In this old cheese factory outside Stratford, Joe Van Groll has come up with a way to turn cheese whey permeate, a byproduct of the cheese making process, into liquid gold...or more specifically, ethanol.
"The formula's been in the works for about eight years, and we bought this plant three years ago to test out the formula, and now we're ready to go full-scale production with it," says Van Groll.
The process starts with whey permeate. Van Groll mixes it with a special yeast recipe he's keeping under wraps. It travels through a few vats, where the yeast multiplies, then moves into a fermenter.
This yellow liquid is the result. It's then seperated into yeast and ethanol.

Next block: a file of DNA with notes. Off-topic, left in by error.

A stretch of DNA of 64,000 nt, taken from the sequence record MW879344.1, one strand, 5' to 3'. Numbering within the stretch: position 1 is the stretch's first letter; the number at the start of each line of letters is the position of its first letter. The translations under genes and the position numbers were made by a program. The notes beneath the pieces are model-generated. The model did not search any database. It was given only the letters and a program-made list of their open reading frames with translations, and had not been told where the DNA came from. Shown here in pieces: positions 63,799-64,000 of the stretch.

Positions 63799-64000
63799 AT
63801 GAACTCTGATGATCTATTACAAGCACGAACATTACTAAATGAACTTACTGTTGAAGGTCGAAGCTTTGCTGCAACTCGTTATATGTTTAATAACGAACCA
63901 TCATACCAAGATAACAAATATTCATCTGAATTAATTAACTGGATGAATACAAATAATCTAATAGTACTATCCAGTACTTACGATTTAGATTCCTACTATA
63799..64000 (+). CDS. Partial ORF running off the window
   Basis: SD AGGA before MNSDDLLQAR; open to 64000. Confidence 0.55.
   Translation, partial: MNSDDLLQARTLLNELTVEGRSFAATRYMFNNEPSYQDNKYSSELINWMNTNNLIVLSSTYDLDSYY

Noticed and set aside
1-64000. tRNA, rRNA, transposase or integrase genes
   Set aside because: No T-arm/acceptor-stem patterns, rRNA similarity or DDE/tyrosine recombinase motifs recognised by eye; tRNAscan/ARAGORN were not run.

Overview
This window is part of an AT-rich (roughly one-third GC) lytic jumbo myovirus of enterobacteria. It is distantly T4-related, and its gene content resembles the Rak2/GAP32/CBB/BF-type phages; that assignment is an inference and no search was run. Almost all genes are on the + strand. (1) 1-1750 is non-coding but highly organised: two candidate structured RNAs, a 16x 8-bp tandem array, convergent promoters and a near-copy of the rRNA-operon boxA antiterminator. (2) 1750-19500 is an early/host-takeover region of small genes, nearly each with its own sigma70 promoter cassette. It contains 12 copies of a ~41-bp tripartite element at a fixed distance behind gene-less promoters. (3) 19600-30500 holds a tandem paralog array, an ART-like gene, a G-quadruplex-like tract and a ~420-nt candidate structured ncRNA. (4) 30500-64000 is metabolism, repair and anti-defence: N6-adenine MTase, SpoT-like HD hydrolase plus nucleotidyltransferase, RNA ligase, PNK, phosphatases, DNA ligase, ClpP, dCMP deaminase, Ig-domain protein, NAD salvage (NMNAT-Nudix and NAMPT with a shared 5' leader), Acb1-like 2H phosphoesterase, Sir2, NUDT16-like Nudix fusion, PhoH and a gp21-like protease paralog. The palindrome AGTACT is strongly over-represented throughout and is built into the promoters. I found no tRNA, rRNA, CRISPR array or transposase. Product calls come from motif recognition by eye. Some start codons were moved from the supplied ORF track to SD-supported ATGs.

Van Groll will get the cheese whey from local dairies. He hopes to produce 6 to 7 million gallons of ethanol a year.
"If you have 100 gallons of cheese whey, typical cheese whey permeate coming out of a plant, you'll get about 10 gallons of pure ethanol," Van Groll says.
But Van Groll wants to keep his operation small. For now, he and one other employee will run the plant, and he doesn't plan on patenting his secret formula
He's confident it'll help -- at least a little -- in coming up with other fuel sources.
"[It's a ] small drop in the bucket, but it's a start that this renewable fuel will take the place of foreign oil," says Van Groll.
In the future, Van Groll wants to try turning other waste products into ethanol. He says it can be done with almost any sugar or starch byproduct.